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Kip Moore In Concert

Who: Kip Moore

When: 8 p.m. Wednesday, April 26

Where: Luther Burbank Center for the Arts, 50 Mark West Springs Road, Santa Rosa

Admission: $49-$59

Information: 707-546-3600, lutherburbankcenter.org

Named “New Artist of the Year” five years ago by the Academy of Country Music, Georgia-born singer-songwriter Kip Moore has been busy ever since.

Now, at 37, he has toured the world and recorded two top-selling albums, with a new one due out in August. Moore makes his first appearance, backed by his band, Wednesday, April 26, at Santa Rosa’s Luther Burbank Center for the Arts.

Moore is a genuine country boy. But musically, he’s compared to Bruce Springsteen as often he is to Merle Haggard.

While Moore’s music video output is prolific, including hits like last year’s “I’m to Blame” and this year’s “Running for You,” he said he doesn’t think in terms of marketing or target audiences. His focus is on his songwriting.

When he’s not touring — he played 150 dates last year — Moore lives in Nashville. Speaking by phone from his home there, Moore took time recently to talk about his music and his future.

Q: What are you working on while you’re between tour dates?

A: I’m at home shooting music videos for my new record.

Q: You have a polished approach to your storytelling in those videos. Is that something you had to learn along the way? A: I’ve always been a fan of film. I’ve always studied the acting and the cinematography in movies. I’ve just had a yearning to make great videos, so I try to take a cinematic approach to ‘em. I think the videos I’m making this new record are by far the best ones I’ve made yet. People will get to see those this summer.

Q: Even though you’re young, you’ve had a long career, starting when you were still in community college in Alabama.

A: I’ve been at it a long time. I would say that my career took off about five years ago, and ever since then, it’s been a whirlwind. I’d been trying for many years before it took off.

Q: Your songs often have strong rock beat. Do you find that the instrumental music on country records now sounds like rock music from a generation or two ago?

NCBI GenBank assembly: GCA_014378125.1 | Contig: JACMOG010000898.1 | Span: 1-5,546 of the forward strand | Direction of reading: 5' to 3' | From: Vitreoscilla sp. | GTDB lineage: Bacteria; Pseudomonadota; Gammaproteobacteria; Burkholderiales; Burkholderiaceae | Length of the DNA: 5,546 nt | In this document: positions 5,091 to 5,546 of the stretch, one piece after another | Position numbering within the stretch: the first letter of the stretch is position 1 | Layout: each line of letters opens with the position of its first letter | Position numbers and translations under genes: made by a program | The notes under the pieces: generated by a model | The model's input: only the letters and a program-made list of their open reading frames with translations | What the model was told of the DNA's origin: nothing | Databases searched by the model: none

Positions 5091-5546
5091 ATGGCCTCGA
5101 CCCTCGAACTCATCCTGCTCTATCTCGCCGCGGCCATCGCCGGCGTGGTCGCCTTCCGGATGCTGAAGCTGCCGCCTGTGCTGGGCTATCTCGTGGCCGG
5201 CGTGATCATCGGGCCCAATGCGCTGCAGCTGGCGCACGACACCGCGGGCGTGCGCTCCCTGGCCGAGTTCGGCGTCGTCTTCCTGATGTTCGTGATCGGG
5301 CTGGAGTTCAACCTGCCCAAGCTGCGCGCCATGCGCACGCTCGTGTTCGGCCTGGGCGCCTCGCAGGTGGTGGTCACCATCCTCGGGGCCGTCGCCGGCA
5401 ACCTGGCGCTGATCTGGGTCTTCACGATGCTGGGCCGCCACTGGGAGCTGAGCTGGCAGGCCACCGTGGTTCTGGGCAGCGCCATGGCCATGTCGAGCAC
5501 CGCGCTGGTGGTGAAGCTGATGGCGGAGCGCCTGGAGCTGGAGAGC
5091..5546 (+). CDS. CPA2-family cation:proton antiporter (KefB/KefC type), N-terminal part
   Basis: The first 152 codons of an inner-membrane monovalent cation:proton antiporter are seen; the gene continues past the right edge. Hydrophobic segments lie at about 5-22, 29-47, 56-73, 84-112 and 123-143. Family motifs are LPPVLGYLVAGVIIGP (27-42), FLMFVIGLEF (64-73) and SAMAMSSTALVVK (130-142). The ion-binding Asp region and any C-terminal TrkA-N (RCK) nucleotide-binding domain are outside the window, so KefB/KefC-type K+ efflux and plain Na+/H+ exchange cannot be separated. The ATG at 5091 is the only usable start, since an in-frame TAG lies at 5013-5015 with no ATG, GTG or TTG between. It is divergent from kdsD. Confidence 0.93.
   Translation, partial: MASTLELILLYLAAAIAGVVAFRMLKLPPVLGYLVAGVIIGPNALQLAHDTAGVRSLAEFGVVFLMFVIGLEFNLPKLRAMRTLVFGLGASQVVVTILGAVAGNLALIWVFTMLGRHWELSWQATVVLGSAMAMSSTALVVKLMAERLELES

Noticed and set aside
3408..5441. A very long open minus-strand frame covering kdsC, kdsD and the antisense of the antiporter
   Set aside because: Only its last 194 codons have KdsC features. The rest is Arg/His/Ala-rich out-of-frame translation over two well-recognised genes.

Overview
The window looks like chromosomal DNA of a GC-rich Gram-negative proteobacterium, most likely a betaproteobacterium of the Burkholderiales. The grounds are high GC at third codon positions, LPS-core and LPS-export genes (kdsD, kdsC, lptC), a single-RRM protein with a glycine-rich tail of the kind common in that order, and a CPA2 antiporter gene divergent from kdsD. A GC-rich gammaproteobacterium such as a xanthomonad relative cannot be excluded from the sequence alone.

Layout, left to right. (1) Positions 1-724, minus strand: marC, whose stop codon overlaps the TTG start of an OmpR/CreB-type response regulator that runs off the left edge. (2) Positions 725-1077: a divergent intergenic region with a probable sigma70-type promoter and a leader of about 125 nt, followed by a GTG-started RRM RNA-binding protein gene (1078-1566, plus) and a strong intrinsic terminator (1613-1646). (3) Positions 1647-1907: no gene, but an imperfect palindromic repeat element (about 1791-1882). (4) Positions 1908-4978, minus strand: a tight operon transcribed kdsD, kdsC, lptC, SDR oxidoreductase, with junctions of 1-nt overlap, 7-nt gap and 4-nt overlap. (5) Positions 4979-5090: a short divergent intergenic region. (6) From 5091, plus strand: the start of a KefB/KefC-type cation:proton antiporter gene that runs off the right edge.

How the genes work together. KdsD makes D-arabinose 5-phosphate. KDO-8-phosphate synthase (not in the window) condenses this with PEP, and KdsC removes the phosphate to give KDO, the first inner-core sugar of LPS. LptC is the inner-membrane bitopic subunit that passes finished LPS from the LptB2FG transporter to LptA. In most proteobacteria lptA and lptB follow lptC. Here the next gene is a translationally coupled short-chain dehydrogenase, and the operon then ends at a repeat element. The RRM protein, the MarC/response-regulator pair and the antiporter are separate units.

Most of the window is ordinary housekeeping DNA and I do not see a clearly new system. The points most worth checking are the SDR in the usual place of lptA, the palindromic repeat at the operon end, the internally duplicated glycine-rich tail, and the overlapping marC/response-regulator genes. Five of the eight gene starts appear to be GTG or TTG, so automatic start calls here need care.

A: I think country music has taken up that space in the format. I know a lot of people have talked about our shows bein’ like an old-school American rock ‘n’ roll shows. It feels like heartland rock at times. I think guys like Bob Seger, if they were around today, they’d be in the country format. It’s gotten where you’re not hearing that old American rock ‘n’ roll thing as much on mainstream radio anymore. It has kind of filtered into country music sometimes. Not all the time, but sometimes. You listen to (country singer Chris) Stapleton’s “Parachute,” and that’s an old-style American heartland rock ‘n’ roll song.

Q: And yet the country music lyrics stay true to tradition, with the storytelling, don’t they?

A: Yes, and that’s what Bob Seger’s songs did. They told stories, like “Against the Wind” and “Night Moves.”

Q: Country music now is more sophisticated, but aren’t the songs still about romance, family, patriotism and hometown values?

A: Yeah, and I don’t think that’s ever gonna leave. That’s a staple in the genre.

Q: Do you have a target audience?

A: No, I don’t think that way. I just think about staying true to myself as a writer. I’m never trying to target an individual audience. I not trying to target radio. I’m trying to be true to myself as an artist and a writer. If I’m true to that, and if I write from within and from what I know, I feel like that’s gonna relate to a certain crowd. I’m thinkin’ there are other people out there who are feelin’ the same thing.

Q: In terms of age groups, do you see everybody in your audiences?

A: I have a pretty wide, eclectic group, in terms of ages and ethnicities, that relate to the shows. I see every walk of life at my shows.

Q: Country music used to be thought of by some people as southern music. Do you think that’s true now?

A: Man, there’s country people everywhere. There’s people who live a certain way life all over the world — Australia, Europe, everywhere.

Q: What is that way of life?

A: You know, I can’t tell you exactly what is, and I don’t try to. A lot of people try to describe what “country” is. It’s different for each person. I’m an avid surfer and rock-climber. I saw someone make a statement the other day that country boys don’t surf. I’m about as country as it gets. I’m from the sticks and the dirt of South Georgia. If I feel like doin’ something, then that’s what I’m gonna do, and nobody can tell me I can’t. I’m never gonna be on the same hamster wheel with everybody else.

Q: Does that feeling influence your writing?

A: Oh yeah. I have different people that I write with, but I have a hand in writing all my music.

Q: Can you imagine a song that you wouldn’t do?

A: No, I don’t have any restrictions on my writing. Am I gonna sit down and write a song that sounds like some other pop act? Probably not. That’s not what I do.

Q: You talked about film and acting. Do you see movie or TV roles in your future?

A: Possibly. I’ve always been fascinated by movies. I go to the movies by myself all the time. When I was little, I always wanted to be an action star. I wanted to be the next Rocky Balboa.

You can reach staff writer Dan Taylor at 707-521-5243 or dan.taylor@pressdemocrat.com. On Twitter @danarts.

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